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FCA issues first fine in British Steel pension mis-selling scandal

UK regulators have imposed their first fine in a mis-selling scandal over British Steel workers’ pensions, ordering a financial adviser to pay almost £2.4mn for “serious failings” and “woeful” advice to consumers

The Financial Conduct Authority on Friday said Pembrokeshire Mortgage Centre had given “unsuitable advice” to consumers to transfer out of the British Steel Pension Scheme and other valuable defined benefit pensions.

The BSPS scandal, one of the worst of its kind, dates back to 2016 and 2018 when 7,700 members transferred their guaranteed retirement benefits, worth £2.8bn in total, to riskier arrangements after obtaining financial advice.

Welsh broker PMC, which closed down in 2017, earned more than £2mn in fees from advising 420 people on whether to transfer out of their schemes, the FCA said.

While the regulator believes most people are better off not swapping a defined benefit pension, which pays a secure retirement income with inflation protection, for a cash lump sum, PMC advised 93 per cent of the 420 people to transfer.

“The quality of advice seen here was woeful,” said Mark Steward, the FCA’s executive director of enforcement and market oversight, in a statement.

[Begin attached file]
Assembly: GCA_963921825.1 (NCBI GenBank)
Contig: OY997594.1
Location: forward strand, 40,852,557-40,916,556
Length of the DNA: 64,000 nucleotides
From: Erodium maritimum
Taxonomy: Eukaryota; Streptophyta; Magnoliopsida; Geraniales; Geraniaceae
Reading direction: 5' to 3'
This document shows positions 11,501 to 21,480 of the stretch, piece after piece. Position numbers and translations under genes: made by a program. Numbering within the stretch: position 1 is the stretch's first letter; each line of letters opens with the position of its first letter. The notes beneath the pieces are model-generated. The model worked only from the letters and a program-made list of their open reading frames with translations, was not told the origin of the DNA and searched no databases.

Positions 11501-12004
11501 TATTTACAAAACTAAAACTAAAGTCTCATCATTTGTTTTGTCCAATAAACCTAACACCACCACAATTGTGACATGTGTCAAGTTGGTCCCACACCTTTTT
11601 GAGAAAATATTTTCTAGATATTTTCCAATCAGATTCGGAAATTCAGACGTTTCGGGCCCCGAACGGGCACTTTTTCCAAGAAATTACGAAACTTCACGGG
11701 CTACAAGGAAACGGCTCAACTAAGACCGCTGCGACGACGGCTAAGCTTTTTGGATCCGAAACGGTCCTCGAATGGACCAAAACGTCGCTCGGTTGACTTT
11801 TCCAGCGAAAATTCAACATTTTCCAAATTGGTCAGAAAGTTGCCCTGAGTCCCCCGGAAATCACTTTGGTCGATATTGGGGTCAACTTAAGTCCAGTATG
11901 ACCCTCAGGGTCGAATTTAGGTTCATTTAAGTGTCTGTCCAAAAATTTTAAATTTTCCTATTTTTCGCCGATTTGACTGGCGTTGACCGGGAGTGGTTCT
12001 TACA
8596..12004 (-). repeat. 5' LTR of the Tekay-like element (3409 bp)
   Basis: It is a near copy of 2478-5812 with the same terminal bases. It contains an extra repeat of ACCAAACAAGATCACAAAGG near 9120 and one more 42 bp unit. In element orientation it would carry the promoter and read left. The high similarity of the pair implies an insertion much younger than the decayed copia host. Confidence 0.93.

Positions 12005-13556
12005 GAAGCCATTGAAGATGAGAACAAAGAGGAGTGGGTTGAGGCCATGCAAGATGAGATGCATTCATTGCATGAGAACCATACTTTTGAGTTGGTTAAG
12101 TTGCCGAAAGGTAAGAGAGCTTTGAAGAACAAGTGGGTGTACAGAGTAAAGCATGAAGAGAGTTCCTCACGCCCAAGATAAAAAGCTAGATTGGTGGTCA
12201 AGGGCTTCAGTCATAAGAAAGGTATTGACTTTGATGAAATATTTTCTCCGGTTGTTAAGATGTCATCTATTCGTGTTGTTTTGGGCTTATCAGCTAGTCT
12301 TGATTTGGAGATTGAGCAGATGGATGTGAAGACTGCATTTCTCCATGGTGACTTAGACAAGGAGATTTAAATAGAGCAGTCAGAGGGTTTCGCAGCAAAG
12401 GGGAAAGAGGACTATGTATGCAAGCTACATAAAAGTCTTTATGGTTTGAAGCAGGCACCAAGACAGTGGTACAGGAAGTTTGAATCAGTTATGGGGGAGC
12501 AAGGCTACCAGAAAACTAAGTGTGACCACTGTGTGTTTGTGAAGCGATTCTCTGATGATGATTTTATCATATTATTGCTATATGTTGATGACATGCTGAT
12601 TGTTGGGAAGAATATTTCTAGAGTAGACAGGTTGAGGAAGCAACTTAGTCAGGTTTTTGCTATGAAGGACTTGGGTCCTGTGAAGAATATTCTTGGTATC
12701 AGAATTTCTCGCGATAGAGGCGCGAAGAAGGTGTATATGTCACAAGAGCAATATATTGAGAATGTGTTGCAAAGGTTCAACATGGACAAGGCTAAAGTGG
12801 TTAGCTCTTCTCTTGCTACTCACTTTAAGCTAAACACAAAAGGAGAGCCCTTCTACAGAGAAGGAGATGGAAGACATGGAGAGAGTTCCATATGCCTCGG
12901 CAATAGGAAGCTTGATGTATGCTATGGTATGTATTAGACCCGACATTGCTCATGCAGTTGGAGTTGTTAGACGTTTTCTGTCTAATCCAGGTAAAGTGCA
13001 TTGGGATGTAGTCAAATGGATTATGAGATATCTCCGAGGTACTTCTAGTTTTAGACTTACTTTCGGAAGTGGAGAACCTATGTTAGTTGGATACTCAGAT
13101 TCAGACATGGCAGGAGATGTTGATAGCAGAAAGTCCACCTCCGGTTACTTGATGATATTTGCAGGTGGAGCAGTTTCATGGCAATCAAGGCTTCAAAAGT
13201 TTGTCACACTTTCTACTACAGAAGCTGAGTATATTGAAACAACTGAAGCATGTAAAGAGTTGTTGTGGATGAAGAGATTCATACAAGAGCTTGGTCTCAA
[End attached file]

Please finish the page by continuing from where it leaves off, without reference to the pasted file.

The brokerage gave inadequate justification or rationale “using generic, templated advice not tailored to the specific circumstances of their customers while earning fees in doing so”, he added.

PMC’s liquidator Menzies said it could not comment on the matter while its investigations into the company continued.

The company “was one of the worst offenders in the very early days of the BSPS scandal, and was closed down almost immediately in 2017”, said Al Rush, founder of Echelon Wealthcare and a campaigner for the BSPS members affected by pension mis-selling. “The fine is impressive but is bittersweet for steelworkers because they will not make up the losses for being wrongly transferred out.”

The payout for affected steelworkers was capped at £50,000 at the time because the brokerage went insolvent, Rush said. “Any money collected should go to the victims, not to the Treasury.”

The watchdog’s statement comes days after it confirmed details of a redress scheme for BSPS members who were wrongly advised to give up defined-benefit schemes.

Many of those advised “were in a vulnerable position due to the uncertainty surrounding the future of BSPS and the short timescale they had to make a decision”, the FCA said, but did not “receive the quality of advice they needed to make an informed decision”.

The FCA on Monday put redress costs at about £49mn, down from an estimate of £71mn earlier this year.

Additional reporting by Josephine Cumbo

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